It may shock you to learn how deceptive insurance companies can be when they deal with car accident victims and their families – even when those people are their own policyholders. To protect your legal rights and interests after a crash, you need to arm yourself with information about the insurance claims process. You also should seek help from an experienced Memphis auto accident attorney.
Here, we provide answers to questions that people in Tennessee and Mississippi frequently have about car accidents and insurance. The answers reflect attorney David E. Gordon’s many decades of experience with handling auto accident claims in Memphis and surrounding communities. That experience includes working for insurance companies before he dedicated his career to helping injury victims to seek the compensation they deserve.
To discuss the specific facts of your case, please contact The Law Office of David E. Gordon today. We will provide a free, no-obligation consultation.
- 1 Do I need auto insurance?
- 2 What should I do if my auto insurance coverage lapsed?
- 3 What’s the difference between a first-party claim and a third-party claim?
- 4 What insurance will cover my medical bills after a crash?
- 5 If I was in a car wreck, should I call my insurance company?
- 6 Should I talk with the other driver’s insurance company?
- 7 The other driver’s insurance company denied my claim. What can I do now?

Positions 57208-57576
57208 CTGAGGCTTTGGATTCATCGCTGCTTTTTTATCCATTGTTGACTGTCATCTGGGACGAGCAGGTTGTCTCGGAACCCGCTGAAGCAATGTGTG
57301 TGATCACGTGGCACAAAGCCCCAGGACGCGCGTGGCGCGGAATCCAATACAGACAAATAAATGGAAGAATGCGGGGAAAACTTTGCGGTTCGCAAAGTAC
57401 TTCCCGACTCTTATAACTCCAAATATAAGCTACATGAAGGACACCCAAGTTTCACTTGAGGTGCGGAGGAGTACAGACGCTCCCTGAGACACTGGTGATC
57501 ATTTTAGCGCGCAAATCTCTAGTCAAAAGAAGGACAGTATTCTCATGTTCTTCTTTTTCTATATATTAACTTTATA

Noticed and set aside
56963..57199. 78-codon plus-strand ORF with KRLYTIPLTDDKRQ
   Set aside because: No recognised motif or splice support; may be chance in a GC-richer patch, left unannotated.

- 8 Can I recover anything if the other driver has no insurance?
- 9 I was injured in a hit-and-run accident. Can I file an insurance claim?
- 10 What can I do if the other driver doesn’t have enough insurance to cover my losses?
- 11 Will the other driver’s insurance company repair my car?
- 12 What insurance covers ATV accidents?
- 13 I think my insurance company unreasonably denied my claim. What can I do?
Do I Need Auto Insurance?
First, let’s talk about what the law requires. In both Tennessee and Mississippi, drivers must have proof of financial responsibility, or the ability to pay for the injuries and property damage they cause others to suffer in a crash. The easiest way to meet this requirement is to have liability insurance in the required minimum amounts. If you lack the required insurance, you could face fines and other penalties. (In fact, Tennessee recently enhanced its penalties in an effort to reduce the state’s number of uninsured drivers.)
In Tennessee, the minimum limits are:
- $25,000 for bodily injury per person
- $50,000 for bodily injury per accident (two or more persons)
- $15,000 for property damage per accident
In Mississippi, the minimum limits are:
- $25,000 for bodily injury per person
- $50,000 for bodily injury per accident (two or more persons)
- $25,000 for property damage per accident
Second, let’s talk about what common sense demands. If you cause a car accident, and you lack liability insurance, then you could end up losing a significant amount – if not all – of your personal assets in order to pay the other person’s damages. That’s a risk that you should never take. To better protect yourself, you should actually consider buying liability coverage above the minimum limits.